LIBYAPOSPECT – London
The British Foreign Secretary, Boris Johnson, said that the latest European Union meeting had discussed the possible role of the commander of the army of the House of Representatives (HoR), Khalifa Haftar, in the United Nations-backed government, amid fears of him exerting control over the government.
This comes, while a source inside the Egyptian Foreign Ministry said that the minister, Sameh Shoukry, asked, in a meeting with the Emirati counterpart, Abdallah Bin Zayed, Emirati leaders to pressure Haftar to avoid any moves that could escalate new conflicts.
Egyptian sources said that “Haftar opposed the Egyptian efforts to organize a meeting with the head of the Presidential Council (PC) of the Government of National Accord (GNA), Fayez Al-Sarraj in Cairo. The proposal was made by Russia, holding to a military approach”. But Johnson said, as reported in The Times, that the Europeans “discussed the need to unify the eastern and western Libya as the Libyan Political Agreement says.”
From her side, the High Representative for Security and Foreign Policy in the European Union, Federica Mogherini, said that “the European Union is willing to facilitate a meeting between Al-Sarraj and Haftar, while continue supporting the PC.”
Such statements by European and Egyptian sources raised questions about the timing, and if Haftar will accept to be assigned the defense minister in the awaited government, besides other issues regarding reservations by local and regional parties.
The Tripoli-based military expert, Adel Abdel Kafi, said that “Haftar supporters are now aware that he is not capable of achieving decisive military victory. Thus they all attempt political settlement, some already drew back support, including Egypt that convened recently with parties who oppose Haftar project.”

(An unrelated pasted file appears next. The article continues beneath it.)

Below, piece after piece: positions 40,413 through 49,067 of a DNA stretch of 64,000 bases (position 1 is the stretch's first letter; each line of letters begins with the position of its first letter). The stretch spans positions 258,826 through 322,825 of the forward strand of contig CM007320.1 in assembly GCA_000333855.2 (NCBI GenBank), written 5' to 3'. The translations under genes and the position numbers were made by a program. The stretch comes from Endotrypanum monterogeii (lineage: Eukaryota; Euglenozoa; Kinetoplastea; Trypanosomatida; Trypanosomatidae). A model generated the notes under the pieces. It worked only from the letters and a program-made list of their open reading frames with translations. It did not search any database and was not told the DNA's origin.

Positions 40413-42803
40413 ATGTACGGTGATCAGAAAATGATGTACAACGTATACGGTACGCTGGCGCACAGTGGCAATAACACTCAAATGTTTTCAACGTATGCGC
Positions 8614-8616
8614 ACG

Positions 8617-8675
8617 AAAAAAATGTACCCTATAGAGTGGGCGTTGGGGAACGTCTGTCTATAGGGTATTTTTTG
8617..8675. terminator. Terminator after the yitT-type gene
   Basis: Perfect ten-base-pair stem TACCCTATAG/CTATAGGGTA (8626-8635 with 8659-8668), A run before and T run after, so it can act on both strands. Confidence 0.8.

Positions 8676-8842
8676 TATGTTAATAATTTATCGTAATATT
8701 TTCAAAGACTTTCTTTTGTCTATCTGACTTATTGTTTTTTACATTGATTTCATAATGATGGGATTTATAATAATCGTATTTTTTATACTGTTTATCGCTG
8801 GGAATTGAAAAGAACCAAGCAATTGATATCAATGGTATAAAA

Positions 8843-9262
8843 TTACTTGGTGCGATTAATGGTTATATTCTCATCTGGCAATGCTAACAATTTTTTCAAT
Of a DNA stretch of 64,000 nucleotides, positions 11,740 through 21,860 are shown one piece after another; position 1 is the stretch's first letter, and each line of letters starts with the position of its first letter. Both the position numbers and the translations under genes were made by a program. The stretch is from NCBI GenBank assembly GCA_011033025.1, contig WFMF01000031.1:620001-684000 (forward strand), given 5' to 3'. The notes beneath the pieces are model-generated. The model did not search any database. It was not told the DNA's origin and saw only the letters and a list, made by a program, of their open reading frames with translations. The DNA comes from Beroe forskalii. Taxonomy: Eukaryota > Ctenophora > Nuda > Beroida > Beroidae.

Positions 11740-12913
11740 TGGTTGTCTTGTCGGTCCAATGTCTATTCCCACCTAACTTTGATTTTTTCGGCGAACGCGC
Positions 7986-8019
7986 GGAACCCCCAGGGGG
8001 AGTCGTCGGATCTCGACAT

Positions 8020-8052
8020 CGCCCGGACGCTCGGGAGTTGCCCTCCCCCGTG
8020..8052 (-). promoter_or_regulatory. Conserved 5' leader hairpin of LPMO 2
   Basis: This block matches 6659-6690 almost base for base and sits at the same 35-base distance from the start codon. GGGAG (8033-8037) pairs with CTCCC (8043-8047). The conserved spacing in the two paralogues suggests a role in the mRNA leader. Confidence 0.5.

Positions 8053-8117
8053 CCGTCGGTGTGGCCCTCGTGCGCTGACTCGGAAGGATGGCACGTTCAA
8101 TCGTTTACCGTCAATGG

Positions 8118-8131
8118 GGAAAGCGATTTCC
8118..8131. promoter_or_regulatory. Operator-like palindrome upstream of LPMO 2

He added that “regarding the pressures to restrain Haftar, are all political maneuvers to push all parties towards a peaceful solution away from military confrontations.” He confirmed that “if Haftar was cut off military and political support, he will stop and may totally disappear.”
From his side, the Egyptian international laws professor, Al-Said Abu Al-Khair said that “Haftar resembles Abdul-Fattah El-Sisi, each was assigned a role by the West to perform, the coup succeeds in Egypt, unlike Libya. Thus the goal and motive are the same. The European and Egyptian statements are only western orders, assignments to be implemented in time, but it is unlikely that Cairo would draw back support to Haftar”.
The Libyan writer, Abdallah Al-Kabeer, said that “nearly all regional and international players seek the political resolution to the Libyan crisis, with a role to Haftar, especially that he can’t militarily win the war.”
Regarding the Egyptian role, he said that “Egypt’s role witnessed a significant shift towards pushing Haftar to accept the political settlement, but at the same time, Cairo is seeking to guarantee him broad authorities in the Libyan political and military scene.”